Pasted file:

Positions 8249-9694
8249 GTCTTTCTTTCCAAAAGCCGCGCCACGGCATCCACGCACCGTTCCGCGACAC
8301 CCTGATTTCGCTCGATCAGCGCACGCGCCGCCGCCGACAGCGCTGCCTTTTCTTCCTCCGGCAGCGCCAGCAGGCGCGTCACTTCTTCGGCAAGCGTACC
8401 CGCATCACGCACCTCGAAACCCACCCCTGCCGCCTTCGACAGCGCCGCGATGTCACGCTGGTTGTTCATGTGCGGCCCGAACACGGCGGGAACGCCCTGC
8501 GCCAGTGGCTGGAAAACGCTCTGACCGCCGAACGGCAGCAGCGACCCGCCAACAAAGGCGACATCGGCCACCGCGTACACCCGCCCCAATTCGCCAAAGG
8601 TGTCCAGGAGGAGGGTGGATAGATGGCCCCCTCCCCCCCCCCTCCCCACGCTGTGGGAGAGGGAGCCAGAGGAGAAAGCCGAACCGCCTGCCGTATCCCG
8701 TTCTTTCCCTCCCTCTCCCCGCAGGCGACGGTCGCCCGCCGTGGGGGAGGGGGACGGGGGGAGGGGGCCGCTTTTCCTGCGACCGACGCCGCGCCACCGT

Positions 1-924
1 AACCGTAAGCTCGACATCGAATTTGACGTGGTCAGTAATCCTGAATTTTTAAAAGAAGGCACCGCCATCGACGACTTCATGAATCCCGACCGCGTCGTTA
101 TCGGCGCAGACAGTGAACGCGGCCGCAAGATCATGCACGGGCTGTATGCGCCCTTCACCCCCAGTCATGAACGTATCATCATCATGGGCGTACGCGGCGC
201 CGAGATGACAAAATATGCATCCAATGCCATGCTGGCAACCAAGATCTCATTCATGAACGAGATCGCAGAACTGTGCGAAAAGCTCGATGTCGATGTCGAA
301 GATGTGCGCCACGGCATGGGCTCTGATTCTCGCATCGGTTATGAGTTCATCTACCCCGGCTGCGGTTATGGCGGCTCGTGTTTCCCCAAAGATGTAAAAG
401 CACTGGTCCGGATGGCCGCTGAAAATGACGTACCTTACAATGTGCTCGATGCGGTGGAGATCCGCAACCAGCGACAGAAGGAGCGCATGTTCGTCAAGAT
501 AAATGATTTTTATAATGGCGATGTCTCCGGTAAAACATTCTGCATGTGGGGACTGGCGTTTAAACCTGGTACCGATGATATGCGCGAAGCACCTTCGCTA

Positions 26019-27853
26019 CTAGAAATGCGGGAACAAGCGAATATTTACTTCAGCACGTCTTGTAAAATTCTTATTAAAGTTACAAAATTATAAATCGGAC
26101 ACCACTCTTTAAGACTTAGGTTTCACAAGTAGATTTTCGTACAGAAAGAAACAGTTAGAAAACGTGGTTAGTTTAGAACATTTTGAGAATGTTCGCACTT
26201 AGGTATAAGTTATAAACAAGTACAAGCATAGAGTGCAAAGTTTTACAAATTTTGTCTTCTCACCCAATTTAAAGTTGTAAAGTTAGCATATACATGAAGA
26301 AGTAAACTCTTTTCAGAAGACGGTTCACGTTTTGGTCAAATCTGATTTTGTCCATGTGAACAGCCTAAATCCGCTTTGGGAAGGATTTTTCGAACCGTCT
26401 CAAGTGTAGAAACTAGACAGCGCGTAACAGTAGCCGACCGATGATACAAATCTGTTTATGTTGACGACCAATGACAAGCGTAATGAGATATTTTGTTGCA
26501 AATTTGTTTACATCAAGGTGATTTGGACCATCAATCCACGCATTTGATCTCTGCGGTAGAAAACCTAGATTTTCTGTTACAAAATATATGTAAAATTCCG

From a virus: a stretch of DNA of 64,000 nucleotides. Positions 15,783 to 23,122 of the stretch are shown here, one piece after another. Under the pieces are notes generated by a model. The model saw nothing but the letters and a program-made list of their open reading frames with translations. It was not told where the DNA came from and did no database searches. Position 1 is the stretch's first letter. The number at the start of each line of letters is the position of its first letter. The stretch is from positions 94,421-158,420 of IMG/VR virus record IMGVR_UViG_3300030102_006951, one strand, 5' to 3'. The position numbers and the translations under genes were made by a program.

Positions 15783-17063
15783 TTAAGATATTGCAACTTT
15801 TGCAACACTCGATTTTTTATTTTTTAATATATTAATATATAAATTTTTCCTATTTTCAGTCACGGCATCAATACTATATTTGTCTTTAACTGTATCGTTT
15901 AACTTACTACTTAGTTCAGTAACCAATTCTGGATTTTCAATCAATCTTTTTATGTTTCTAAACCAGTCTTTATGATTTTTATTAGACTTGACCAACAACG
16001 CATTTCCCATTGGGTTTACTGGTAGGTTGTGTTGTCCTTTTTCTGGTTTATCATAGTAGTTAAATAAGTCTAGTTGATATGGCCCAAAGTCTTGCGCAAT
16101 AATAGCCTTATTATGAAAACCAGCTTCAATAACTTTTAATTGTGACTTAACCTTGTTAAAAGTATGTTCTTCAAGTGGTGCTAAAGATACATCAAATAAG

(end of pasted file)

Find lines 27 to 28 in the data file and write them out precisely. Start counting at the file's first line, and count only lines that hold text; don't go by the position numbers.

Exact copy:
16001 CATTTCCCATTGGGTTTACTGGTAGGTTGTGTTGTCCTTTTTCTGGTTTATCATAGTAGTTAAATAAGTCTAGTTGATATGGCCCAAAGTCTTGCGCAAT
16101 AATAGCCTTATTATGAAAACCAGCTTCAATAACTTTTAATTGTGACTTAACCTTGTTAAAAGTATGTTCTTCAAGTGGTGCTAAAGATACATCAAATAAG